Instead, we need to attract, raise and retain people if Maine is to have a future, and we need to offer abundant opportunity that keeps them here, prospering and raising our next generations. We need population vitality.
Quality of Opportunity vs. Quality of Place
Quality of place? What does that mean—good dirt, rocks, trees, lakes and buildings? Sounds like something ghost towns could be rich in. I think it’s an advertising bromide cooked up by consultants, non-profits and politicians to distract us from the reality they refuse to face.
How about Quality of Opportunity? Quality of Expectations? Quality of Future? How about tearing down that dam across the River of Life so those who want to swim upriver and spawn in Maine can do so? How about making it possible for entrepreneurs to paddle upriver with their ideas and find fertile ground for settling and building their American Dreams? And in the process, provide plentiful opportunity for our progeny?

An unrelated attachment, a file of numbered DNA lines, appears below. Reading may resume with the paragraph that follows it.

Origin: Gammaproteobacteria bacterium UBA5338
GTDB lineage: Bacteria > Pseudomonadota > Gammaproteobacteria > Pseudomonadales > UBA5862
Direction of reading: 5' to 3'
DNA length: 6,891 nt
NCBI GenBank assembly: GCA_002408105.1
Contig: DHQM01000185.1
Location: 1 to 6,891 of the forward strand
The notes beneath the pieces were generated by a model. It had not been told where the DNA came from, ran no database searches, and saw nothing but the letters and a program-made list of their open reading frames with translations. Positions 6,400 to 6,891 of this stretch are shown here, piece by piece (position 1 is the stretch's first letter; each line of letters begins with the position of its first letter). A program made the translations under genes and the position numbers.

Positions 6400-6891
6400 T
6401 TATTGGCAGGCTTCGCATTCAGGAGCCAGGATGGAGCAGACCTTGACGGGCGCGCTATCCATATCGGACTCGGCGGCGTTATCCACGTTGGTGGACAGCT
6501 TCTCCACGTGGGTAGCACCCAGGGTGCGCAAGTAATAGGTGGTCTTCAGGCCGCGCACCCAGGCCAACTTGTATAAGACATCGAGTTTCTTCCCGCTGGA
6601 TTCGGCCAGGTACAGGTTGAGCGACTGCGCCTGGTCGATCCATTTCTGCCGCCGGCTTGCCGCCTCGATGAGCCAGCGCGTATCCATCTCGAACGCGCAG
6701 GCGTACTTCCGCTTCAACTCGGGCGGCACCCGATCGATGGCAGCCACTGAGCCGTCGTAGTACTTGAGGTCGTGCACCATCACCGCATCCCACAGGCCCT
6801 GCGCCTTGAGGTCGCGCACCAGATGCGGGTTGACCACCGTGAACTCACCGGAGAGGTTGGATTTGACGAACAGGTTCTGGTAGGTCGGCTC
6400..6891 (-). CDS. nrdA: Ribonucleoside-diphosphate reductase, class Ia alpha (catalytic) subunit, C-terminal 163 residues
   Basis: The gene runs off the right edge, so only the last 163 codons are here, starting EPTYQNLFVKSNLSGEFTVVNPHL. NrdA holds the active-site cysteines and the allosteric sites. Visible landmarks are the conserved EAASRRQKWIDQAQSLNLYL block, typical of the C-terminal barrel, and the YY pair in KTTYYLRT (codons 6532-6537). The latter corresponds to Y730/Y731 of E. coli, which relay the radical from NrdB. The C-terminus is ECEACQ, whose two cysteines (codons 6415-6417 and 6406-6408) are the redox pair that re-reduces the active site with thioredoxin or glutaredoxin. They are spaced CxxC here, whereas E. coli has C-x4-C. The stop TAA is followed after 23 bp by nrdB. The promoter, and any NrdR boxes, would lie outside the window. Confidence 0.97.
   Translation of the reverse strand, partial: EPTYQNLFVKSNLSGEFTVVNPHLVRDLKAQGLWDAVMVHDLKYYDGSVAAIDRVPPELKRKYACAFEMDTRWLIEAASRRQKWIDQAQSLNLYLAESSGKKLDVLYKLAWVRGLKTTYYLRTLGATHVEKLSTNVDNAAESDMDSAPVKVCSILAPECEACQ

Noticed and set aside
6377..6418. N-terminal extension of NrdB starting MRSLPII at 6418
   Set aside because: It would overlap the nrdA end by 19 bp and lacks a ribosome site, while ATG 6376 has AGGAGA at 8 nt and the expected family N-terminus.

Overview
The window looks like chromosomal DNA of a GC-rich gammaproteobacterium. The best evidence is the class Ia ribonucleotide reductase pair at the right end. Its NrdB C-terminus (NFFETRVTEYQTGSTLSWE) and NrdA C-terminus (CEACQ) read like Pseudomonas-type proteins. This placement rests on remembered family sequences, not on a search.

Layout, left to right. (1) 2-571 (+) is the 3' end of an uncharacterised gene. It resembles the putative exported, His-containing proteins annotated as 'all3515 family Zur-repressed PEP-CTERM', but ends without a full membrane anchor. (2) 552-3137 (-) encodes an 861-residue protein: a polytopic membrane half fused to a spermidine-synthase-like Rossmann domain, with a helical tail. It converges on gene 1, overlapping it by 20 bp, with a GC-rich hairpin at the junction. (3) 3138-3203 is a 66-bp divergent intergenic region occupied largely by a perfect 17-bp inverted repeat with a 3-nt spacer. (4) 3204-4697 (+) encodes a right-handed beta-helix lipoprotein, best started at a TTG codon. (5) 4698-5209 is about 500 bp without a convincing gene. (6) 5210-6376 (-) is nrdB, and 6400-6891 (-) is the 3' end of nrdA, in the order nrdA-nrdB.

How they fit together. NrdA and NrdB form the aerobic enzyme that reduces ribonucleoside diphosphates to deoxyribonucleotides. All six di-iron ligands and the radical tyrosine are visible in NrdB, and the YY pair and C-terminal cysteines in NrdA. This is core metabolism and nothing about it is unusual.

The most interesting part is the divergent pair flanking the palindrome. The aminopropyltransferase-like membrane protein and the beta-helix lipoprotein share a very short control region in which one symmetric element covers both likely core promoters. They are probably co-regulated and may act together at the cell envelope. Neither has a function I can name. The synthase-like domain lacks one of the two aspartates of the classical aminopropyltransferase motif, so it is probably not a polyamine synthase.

How about deciding that the time to build Maine’s future is now, before it’s too late, and the only thing left here is land?
It’s time to recognize that programs like “Land for Maine’s Future” play to unwarranted and outdated fears. It’s time to put the focus where it belongs: on “People for Maine’s Future, and A Future for Maine’s People!”
Whadda ya say, Yogi? Should we listen to the comfy elites and just “fuhgeddaboudit,” or can we take the big swing and snatch victory from the jaws of defeat?
Can we make the Future What It Ought To Be? Can we breathe new life into the American Dream for Maine, or should we just stand by and watch the entrenched ruling class and entitlement pathologies send us all back to the dust from which we came?
Speak to us, Yogi. Speak to us.